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corgi_gw

Chordyline Transplant?

corgi
15 years ago

I have a large Chordyline I have been growing in a pot for several years. It is doing really well but getting to a size I think maybe more condusive in the ground. I am concerned about our wet winters here and the odd -10 days. Overwintering to date has been in the pot, fronds wrapped up, stored in the car port. I would hate to loose her now given how well she looks. Should she go in the ground? Should I keep it in the pot and continue as is? Help?!

Thanks

Comments (9)

  • Embothrium
    15 years ago

    Yes, it may be damaged by -10C/14F. However, plants growing in ground often re-grow from root crowns. Plant it out in a warm nook. Especially if you are quite near salt water it may do well for you.

  • corgi
    Original Author
    15 years ago

    I'm not near the water, rather up the mountain a way. I think I may lean toward leaving it in a pot. I just measured the plant and it's currently about 7 feet tall (in the pot.) The diameter of the frond ball is about 4 feet across. It's very healthy and in great shape.I'm sure you can appreciate why I don't want to loose her. Perhaps I could increase the pot size and continue what I have been doing?

  • Embothrium
    15 years ago

    At some point you're going to have an even bigger plant, these grow quite large where conditions permit. You may be rapidly approaching a time where you can no longer manage a potted specimen of such size.

  • undercover_owl
    15 years ago

    Well, -10 sounds too chilly for cordyline / dracaena. That's zone 8, really?

    My dracaenas survived the terrible winter of 2006-2007 sitting in black plastic nursery pots outdoors! They died back to the ground, but they came back vigorously in the spring. Being in pots is, of course, more stressful in the winter time than being in the ground.

    If you planted it in the ground, you could protect the top with wrapping in the winter.

  • corgi
    Original Author
    15 years ago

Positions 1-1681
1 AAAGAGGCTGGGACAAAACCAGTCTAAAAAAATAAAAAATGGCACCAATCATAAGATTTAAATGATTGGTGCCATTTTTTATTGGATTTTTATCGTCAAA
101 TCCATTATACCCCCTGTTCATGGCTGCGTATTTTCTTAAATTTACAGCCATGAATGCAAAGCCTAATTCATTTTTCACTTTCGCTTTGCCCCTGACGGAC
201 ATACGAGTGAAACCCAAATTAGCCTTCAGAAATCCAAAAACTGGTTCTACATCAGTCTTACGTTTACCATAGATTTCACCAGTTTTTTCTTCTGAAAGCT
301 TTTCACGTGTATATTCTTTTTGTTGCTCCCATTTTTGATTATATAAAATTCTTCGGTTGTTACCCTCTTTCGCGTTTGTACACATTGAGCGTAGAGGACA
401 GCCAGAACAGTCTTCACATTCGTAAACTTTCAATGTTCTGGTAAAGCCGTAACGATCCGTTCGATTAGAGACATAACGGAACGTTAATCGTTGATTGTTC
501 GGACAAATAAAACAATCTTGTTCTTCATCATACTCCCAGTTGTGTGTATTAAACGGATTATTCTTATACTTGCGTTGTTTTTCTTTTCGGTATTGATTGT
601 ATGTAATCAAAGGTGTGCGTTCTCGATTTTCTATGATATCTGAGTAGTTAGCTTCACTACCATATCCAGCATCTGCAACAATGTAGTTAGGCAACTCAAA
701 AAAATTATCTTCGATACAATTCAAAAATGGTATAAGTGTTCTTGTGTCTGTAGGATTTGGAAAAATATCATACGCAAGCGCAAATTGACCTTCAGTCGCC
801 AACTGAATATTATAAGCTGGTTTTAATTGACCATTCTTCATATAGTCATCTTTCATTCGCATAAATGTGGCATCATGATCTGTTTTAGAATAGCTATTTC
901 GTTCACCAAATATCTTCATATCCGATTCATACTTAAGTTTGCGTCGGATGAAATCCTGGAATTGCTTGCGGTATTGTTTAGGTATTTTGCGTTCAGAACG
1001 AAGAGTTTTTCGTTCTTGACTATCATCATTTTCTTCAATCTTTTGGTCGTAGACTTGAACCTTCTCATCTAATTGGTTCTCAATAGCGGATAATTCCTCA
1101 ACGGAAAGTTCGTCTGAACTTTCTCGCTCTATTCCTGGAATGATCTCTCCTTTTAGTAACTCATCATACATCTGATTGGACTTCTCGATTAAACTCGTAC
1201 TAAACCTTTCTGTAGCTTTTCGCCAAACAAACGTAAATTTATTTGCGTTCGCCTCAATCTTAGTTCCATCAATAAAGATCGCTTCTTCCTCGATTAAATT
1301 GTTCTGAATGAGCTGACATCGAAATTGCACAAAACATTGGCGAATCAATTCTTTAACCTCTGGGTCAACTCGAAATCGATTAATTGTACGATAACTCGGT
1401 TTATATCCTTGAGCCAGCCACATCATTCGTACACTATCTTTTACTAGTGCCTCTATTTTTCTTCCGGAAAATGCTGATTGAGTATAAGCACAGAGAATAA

Boy I'm really on the fence now... I spoke with the nursery where I originally purchased the specimen years ago and they were surprised how big it had become... mind you they said my attention was not common as most people just let them die in the winter and buy new ones for their pots iin the spring. Their recommendation was to continue doing what has been working for me, in the pot and protected in the winter. I'll let you all know what I decide in September... in the meanwhile she's loving the heat! Thanks for your feedback.

  • Embothrium
    15 years ago

    In communities around Puget Sound specimens persisting in the ground and growing some yards high before freezing back are very common. I suppose most protected waterfront locations not dipping below minimum temperature for this plant with much frequency may have them grow nearly as large as in milder climates farther down the coast (Coos Bay and beyond).

    An interesting thing a few years back was the freezing out of purple-leaved forms in nearby plantings, where the green-leaved ones on the same sites did not die back. When seeds of this species are planted purple-leaved variants are common. Local growers may segregate these seedlings into purple and green blocks before offering them for sale. The purple-leaved ones may vary in hardiness, with some being as reliable than as their more normal green brethren. Or there may be a genetic link between purple leaves and lowered cold tolerance. I don't know.

  • corgi
    Original Author
    15 years ago

    Well it's now November. I put my big girl into a larger diameter pot. I had to cut at least 9" off the bottom of the root ball to accomodate the broader but shallower new pot... it didn't phase the old girl at all. I am going to overwinter her in the car port again. Meanwhile my three purple cordyline which I purchased 3years ago at 9" high are three feet tall still in their pots. I will wrap them up as last winter and store close to the house. (I have put three other smaller ones in the ground as an experiment to see if they survive our Vancouver winter.) Will let you know in the spring. Thanks again for all you information everyone!

  • Embothrium
    15 years ago

    If you have a garage with a window or similar intermediate area just stick them in there during cold spells (Arctic fronts), putting them back out the rest of the time.

    Put a thermometer there to make sure they are not getting too cold during a frigid spell, when frosts may penetrate unheated or lightly heated structures.

  • corgi
    Original Author
    15 years ago

    Will do... is there a way one can post photographs here?

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